“Growing up where I did, being a novelist was something I could not do. I never met a novelist. I thought novelists were dead or living in Paris,” he said. “But at Bowdoin, I got to write a thesis. I learned how to hash out a book and what it was like to build a longer project. It was only 90 pages, but it was a way to start putting together a big piece of research and larger blocks of text. It felt empowering as a 20-year-old.”

Read it all.

Posted in America/U.S.A., Books, Education, Poetry & Literature, Rural/Town Life, Young Adults

NYT: How one Christian School Dealt with a Teenager who bravely chose to Keep her Baby

Ms. Runkles’s story sheds light on a delicate issue: how Christian schools, which advocate abstinence until marriage, treat pregnant teenagers.

“You have these two competing values,” said Brad Wilcox, a sociologist at the University of Virginia who directs the National Marriage Project, which conducts research on marriage and families. “On the one hand, the school is seeking to maintain some kind of commitment to what has classically been called chastity — or today might be called abstinence. At the same time, there’s an expectation in many Christian circles that we are doing all that we can to honor life.”

Navigating that balance is exceedingly difficult for Christian educators, and schools respond in various ways, said Rick Kempton, chairman of the board of the Association of Christian Schools International, which represents about 3,000 schools in the United States and many others overseas.

“There’s a biblical term that many Christian schools use, and it is the whole idea of grace: What would Jesus do?” Mr. Kempton said. Of Ms. Runkles, he added: “She’s making the right choice. But you don’t want to create a celebration that makes other young ladies feel like, ‘Well, that seems like a pretty good option.’”

Read it all.

Posted in Education, Ethics / Moral Theology, Life Ethics, Pastoral Theology, Religion & Culture, Teens / Youth, Uncategorized

(PD) Ryan Anderson–Faith and Reason, Beauty and Holiness

This time at college was also the first time I had ever met Evangelicals, and daily Mass-attending Catholics. Indeed, it was the first time I met any Christian deeply committed to the faith. And so, at Princeton University of all places, I started to think seriously as a Christian. And I came to see that there’s no conflict between faith and reason. I came to understand more deeply the reasons for the hope I have.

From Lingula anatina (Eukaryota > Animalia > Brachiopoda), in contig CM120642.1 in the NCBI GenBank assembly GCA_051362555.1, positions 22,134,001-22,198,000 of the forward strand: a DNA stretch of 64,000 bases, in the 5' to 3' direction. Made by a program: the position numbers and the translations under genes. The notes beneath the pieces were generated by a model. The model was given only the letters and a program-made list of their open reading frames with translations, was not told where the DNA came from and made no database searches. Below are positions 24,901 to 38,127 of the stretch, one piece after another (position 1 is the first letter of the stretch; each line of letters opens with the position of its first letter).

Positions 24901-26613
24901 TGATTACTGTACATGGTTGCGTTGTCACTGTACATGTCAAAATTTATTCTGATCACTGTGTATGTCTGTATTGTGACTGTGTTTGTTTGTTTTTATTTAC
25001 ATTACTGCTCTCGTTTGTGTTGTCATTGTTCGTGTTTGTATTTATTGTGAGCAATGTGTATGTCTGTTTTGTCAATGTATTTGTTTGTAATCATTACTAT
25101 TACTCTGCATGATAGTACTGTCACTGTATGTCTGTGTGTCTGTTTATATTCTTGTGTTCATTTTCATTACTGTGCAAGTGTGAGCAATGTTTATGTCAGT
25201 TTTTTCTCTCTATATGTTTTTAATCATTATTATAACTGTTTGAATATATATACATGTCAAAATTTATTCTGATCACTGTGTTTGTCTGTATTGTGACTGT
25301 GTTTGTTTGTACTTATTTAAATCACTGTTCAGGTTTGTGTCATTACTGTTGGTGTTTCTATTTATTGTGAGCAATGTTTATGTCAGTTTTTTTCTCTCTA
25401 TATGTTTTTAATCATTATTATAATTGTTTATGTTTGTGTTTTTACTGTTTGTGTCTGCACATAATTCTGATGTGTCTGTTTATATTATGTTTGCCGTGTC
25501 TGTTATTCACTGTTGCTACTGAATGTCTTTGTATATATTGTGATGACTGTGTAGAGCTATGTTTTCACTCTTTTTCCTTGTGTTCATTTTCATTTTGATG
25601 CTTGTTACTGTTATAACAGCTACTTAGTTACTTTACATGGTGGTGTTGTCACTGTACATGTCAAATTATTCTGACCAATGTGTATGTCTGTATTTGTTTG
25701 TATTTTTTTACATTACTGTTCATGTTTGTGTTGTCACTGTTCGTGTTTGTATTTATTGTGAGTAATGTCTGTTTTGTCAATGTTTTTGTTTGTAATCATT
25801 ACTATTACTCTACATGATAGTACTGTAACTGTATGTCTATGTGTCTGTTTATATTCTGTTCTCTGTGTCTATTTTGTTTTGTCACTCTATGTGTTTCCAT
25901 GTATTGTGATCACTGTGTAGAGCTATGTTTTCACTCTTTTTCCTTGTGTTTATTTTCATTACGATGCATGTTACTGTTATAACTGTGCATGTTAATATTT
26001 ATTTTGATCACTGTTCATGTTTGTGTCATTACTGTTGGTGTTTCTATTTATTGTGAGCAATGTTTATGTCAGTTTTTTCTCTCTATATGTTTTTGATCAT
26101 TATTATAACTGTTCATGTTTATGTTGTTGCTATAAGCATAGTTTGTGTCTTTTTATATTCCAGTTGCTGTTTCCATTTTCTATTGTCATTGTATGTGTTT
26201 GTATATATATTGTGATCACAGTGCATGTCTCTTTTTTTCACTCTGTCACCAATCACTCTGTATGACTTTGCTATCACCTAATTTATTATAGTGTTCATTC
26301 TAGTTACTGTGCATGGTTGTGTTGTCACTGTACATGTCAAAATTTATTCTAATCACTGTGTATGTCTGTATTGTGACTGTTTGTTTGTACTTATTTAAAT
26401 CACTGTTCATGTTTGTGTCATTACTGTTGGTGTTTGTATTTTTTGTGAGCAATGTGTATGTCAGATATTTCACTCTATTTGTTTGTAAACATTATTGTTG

I also came to see just how misguided secular liberal policies were on the most urgent and important questions, and how much damage—in terms of human brokenness—these policies cause. I saw that to love my neighbor required me to help defend the truth in terms that my secular classmates could engage. That the knowledge I had acquired in thinking through these questions wasn’t just for me, it wasn’t just so I could be secure in my opinions, puffed up knowing that I’m right and they’re wrong, but was to be shared—and it was to be shared precisely because it is the truth that sets us free, and makes us flourish. This was what God was calling me to do then and there.

He may be calling some of you to do the same….

Read it all.

Posted in Apologetics, Education, Ethics / Moral Theology, Philosophy, Religion & Culture, Theology, Theology: Scripture, Young Adults

(NPR) Can’t Pay Your Student Loans? The Government May Come After Your House

On Adriene McNally’s 49th birthday in January, she heard a knock on the door of her modest row-home in Northeast Philadelphia.

She was being served.

“They actually paid someone to come out and serve me papers on a Saturday afternoon,” she says.

The papers were from a government lawsuit that represents something more than just an unwelcome birthday gift — it’s an example of a program the federal government has brought to 19 cities around the country including Brooklyn, Detroit, Miami and Philadelphia: suing to recover unpaid student loans, like the ones McNally owes.